Court order a must to clamp a car in a home
There is a universal law that says entry into a private home or property without a court order, that is, by force or abuse of power, is an act of trespassing which is punishable by law.
In fact, my hair stood on end when reading what the president of the Selayang Municipal Council (MPS) said in a report which was published in a local daily yesterday, June 11, 2013.
Indeed, I am startled to find someone in his capacity and office, a person like the president of MPS, to openly make a press statement that he will send out his enforcement officers on June 30, 2013 to clamp up cars inside private homes of car owners who have not yet paid up the parking summonses, even when nobody is home.
This is outrageous and clearly demonstrated that someone had abused his powers as the head of department by giving instructions to his men to do something which is unlawful and is a threat of sorts.
In fact, no one has the right or power to clamp a car on the road for parking indiscriminately or without a parking ticket because the car is private property, so anyone who does something like
that to the car is committing a violation and an invasion of privacy and, so is sticking bills on walls of private buildings, shops or houses.
Here is a question for the president of MPS, that is, will the Selayang Municipal Council foot the bill to repair or to make good any scratches and dents incurred to the car during the clamping
You see, today, it is a costly affair to repaint a part of the car or to repair a dent. And, since accidents are rather inevitable during the clamping procedures, the president of MPS should give a word of guarantee to the car owner that MPS will make good all damages should any occur.
In actual fact, to save motorists getting their cars damaged and the municipal council incurring payments to repair them, it will be a win-win situation to just stick to the issuance of summonses and taking photos of the particular car and, then give them to the car owner to demand that they pay up, instead of having to go through the tedious process of clamping the car wheel and taking unnecessary risks of getting the car scratched and dented.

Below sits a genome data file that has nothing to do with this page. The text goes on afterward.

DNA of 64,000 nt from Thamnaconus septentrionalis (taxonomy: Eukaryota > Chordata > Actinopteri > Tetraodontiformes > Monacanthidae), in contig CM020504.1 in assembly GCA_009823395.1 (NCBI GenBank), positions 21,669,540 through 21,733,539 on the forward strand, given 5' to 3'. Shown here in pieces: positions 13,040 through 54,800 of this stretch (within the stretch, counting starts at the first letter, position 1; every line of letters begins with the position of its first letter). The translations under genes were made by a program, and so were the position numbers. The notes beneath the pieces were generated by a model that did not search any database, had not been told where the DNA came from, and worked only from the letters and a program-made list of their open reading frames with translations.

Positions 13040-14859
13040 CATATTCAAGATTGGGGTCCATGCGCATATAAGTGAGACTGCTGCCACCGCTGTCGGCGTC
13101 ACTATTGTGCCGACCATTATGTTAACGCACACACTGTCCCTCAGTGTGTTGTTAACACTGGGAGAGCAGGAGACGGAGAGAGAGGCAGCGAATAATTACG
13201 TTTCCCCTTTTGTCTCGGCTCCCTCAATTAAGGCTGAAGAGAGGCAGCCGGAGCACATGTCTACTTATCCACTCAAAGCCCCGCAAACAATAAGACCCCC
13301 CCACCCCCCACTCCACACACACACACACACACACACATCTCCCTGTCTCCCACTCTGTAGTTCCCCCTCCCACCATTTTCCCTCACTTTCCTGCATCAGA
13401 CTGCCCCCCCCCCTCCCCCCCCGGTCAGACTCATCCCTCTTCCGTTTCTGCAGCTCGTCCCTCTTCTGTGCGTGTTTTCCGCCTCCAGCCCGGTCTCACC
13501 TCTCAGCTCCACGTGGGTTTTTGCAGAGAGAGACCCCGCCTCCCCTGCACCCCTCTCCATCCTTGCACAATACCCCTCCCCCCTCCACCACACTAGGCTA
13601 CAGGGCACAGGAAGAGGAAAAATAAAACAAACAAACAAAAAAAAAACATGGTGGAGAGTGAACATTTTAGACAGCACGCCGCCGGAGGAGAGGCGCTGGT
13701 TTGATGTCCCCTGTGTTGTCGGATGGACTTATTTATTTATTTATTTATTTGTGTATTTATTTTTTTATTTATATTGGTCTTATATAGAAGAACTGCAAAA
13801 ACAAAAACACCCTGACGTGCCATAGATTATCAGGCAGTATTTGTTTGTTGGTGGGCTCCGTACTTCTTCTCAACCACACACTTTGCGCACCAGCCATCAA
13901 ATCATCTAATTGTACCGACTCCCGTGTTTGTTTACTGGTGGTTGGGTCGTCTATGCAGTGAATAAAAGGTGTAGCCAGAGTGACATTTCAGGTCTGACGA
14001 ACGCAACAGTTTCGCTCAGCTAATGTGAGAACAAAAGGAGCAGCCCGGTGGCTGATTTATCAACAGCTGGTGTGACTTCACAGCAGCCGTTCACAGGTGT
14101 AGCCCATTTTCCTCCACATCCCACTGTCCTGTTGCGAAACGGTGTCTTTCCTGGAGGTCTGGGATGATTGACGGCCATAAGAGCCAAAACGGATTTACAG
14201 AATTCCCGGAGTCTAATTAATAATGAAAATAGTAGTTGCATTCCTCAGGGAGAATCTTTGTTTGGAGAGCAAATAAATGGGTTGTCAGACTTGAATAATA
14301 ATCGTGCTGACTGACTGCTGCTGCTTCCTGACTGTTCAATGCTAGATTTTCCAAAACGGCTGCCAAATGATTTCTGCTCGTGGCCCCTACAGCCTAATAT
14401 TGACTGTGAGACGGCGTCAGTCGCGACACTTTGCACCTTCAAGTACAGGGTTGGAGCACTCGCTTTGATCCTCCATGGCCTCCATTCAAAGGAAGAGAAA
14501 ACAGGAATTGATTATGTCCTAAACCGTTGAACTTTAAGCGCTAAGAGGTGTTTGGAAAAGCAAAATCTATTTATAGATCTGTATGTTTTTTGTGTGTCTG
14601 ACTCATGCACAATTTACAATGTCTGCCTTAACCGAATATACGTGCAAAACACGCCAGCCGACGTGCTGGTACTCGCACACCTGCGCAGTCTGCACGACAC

Of course, there is a law to allow the local government or municipal council to issue a compound summons and also to take a photo of the car to get the owner to pay the fine, failing which the law enforcers can get the court to send out a letter to summon the owner to the court to fight the case and to pay up if found and proven guilty.
Obviously, seeing too many cars clamped in the city and town centres are really eyesores to motorists as these are seen as a kind of “threat” or scenario to instill fear to drivers on the road.
This in a way or in itself will drive away people going out to shop or eat in such places where wheel clamping is rampant and especially when there is a shortage of parking lots in the area.
Nothing different from an Ah Long’s methods
Right now, what these enforcers from Selayang Municipal Council intend to do is nothing different from an Ah Long’s methods to recover loans from the public.
Yes, jumping over the front gate into the house or cutting the gate lock to gain entry to the house to clamp a car is illegal and, also such forced entry is trespassing/housebreaking and so the house owner or owners can make a police report for trespassing, housebreaking, embarrassment and inconveniences caused.
Now you know no enforcement officer including the president of MPS has the right to march straight into a private house or home to clamp cars whose owners have outstanding parking fines, let alone (regardless of) whether the owner is at home or not.
So, the president of MPS and his enforcement officers should abort the plan and exercise to clamp cars inside owners’ homes (houses) when they have outstanding parking summonses; to avoid embarrassment and a public outcry about their Ah Long-like actions.
The president of MPS, Mohd Azizi Mohd Zaib, is urged to do some serious homework or to take a refresher course on law and public order so that he would not go overboard in carrying out his duties or make similar public statements in future.
The bottom line is that the public, too, should also learn to know their rights so that they are not taken for granted or bullied by “law enforcers” from municipal councils, especially in this case, to save their cars from being clamped at their homes.
By the way, car owners can if they wanted to, counter-sue the officer or officers in charge who had actually climbed over the front gate of the house or had the lock cut off to gain entry to
the house, to clamp the car inside the house proper. Even if they had a court order, this action is a clear-cut case of trespassing and housebreaking.
How about the Consumers Association Penang (CAP) coming in to elaborate further on this matter to enlighten and update the public of their rights? And, furthermore, how do they look at this?
LAU BING is a community activist and writer.
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